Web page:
On Friday, July 13, 2012, I was invited to be a guest on MPR’s Daily Circuit Roundtable show. The show was a response to a broadcast earlier that week that focused on the trend toward fewer international adoptions that have been occurring since 2004, when international adoptions to the U.S. peaked at over 22,000.
Here is the broadcast of the roundtable discussion: click here
The original show focused tightly on the business side of international adoptions spurred by the recent news that Children’s Home Society and Family Services, Minnesota’s longest-running adoption agency, had merged with Lutheran Social Services in large part due to the loss of millions of dollars in revenue over the past few years because of declining numbers of international adoptions. Both the StarTribune and Daily Planet as well as MPR covered the merger and in doing so framed the issue as a matter of supply and demand. Had CHSFS and LSS merely been two businesses and “adoptable children” been replaced by “widgets” I am sure no one would have given this story much notice.
Here is a link to the original discussion: click here
However, two things happened that led to this story getting a LOT of notice.
First of all, for many reasons, the decline in international adoptions actually is about supply/demand and the commodity that led to the loss of revenue unfortunately is “adoptable children” and that in itself gets attention since no one likes to think of children as merchandise. The focus on the merger and the loss of millions of dollars due to the decrease in the number of international adoptions makes children seem like widgets, even when that is not the intent by the majority of the professionals and other players involved in adoptions. Unfortunately, the host of the Daily Circuit, Tom Weber, kept going back to the decline in numbers, using discourse and rhetoric such as “precipitous drop,” “precipitous decline” and “plummeting.”
Even when the guests, representatives from LSS and CHSFS, Dr. Dana Johnson from the International Adoption Clinic at the U of MN, and an adoptive parent, stated there were good reasons behind some of this decline in number of international adoptions, the continued use of “chicken little” rhetoric (i.e. the sky is falling!) sets the paradigm so strongly in one way that to see it any other way is framed as bad. Deeper discussions into the reasons why declining numbers of international adoptions may be a good thing were not really given space, even as the guest speakers attempted to do so. I see this as an issue with the way the media understands and reports on adoption. Clearly there needs to be more nuanced discussions about adoption in the media. There is a precedent for thoughtful reporting on adoption by public radio outlets – a few years ago Sasha Aslanian produced a wonderful, deeply thought provoking and nuanced series about adoption in her piece, “Finding Home: 50 years of international adoption.” Ms. Aslanian sits only a few feet away from the producers and reporter at the local MPR station and could have been one resource on accurate reporting on adoption.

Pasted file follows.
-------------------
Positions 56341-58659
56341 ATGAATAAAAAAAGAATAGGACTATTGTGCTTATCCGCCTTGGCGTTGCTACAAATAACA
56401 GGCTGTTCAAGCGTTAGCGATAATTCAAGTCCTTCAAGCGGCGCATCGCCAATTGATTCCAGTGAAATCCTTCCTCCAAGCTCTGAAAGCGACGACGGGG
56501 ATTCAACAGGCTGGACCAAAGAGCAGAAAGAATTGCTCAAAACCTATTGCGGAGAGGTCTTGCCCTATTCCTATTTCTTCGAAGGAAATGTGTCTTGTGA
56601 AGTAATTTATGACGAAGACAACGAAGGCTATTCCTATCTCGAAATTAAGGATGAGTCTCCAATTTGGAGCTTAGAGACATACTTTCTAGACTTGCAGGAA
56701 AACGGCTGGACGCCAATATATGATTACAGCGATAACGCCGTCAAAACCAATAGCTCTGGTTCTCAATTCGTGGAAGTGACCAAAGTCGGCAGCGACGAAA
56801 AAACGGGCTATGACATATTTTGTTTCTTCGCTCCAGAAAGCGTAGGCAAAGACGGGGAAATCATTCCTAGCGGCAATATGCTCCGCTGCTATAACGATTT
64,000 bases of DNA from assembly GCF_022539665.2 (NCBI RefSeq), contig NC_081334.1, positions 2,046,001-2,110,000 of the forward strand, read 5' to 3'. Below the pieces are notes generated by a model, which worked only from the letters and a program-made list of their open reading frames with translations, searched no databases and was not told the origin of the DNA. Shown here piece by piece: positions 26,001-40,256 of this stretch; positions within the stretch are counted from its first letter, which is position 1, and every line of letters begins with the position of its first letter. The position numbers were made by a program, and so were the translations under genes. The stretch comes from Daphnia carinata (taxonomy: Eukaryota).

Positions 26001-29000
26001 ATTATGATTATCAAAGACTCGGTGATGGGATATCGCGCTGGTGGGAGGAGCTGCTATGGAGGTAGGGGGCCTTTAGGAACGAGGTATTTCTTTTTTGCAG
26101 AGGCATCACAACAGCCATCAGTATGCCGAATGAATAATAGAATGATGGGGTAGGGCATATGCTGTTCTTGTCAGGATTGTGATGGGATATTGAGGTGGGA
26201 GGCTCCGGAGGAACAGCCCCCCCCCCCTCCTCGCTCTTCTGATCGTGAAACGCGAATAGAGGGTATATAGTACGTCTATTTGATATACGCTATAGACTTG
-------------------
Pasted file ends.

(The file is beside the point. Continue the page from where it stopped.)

Why is this distinction important to me? The hyperbole about “falling numbers” within the context only of how this affects adoptive parents does several things:
- it sets up adoptive parents as victims and is thus adult-centric without looking at the best interests of children
- it automatically frames high numbers of international adoptions as the goal
- in a global context it speaks to American entitlement at the expense of developing nations and their concerns about managing the welfare of their children
- it does not address how sending nations are attempting to provide better care and better options for their children
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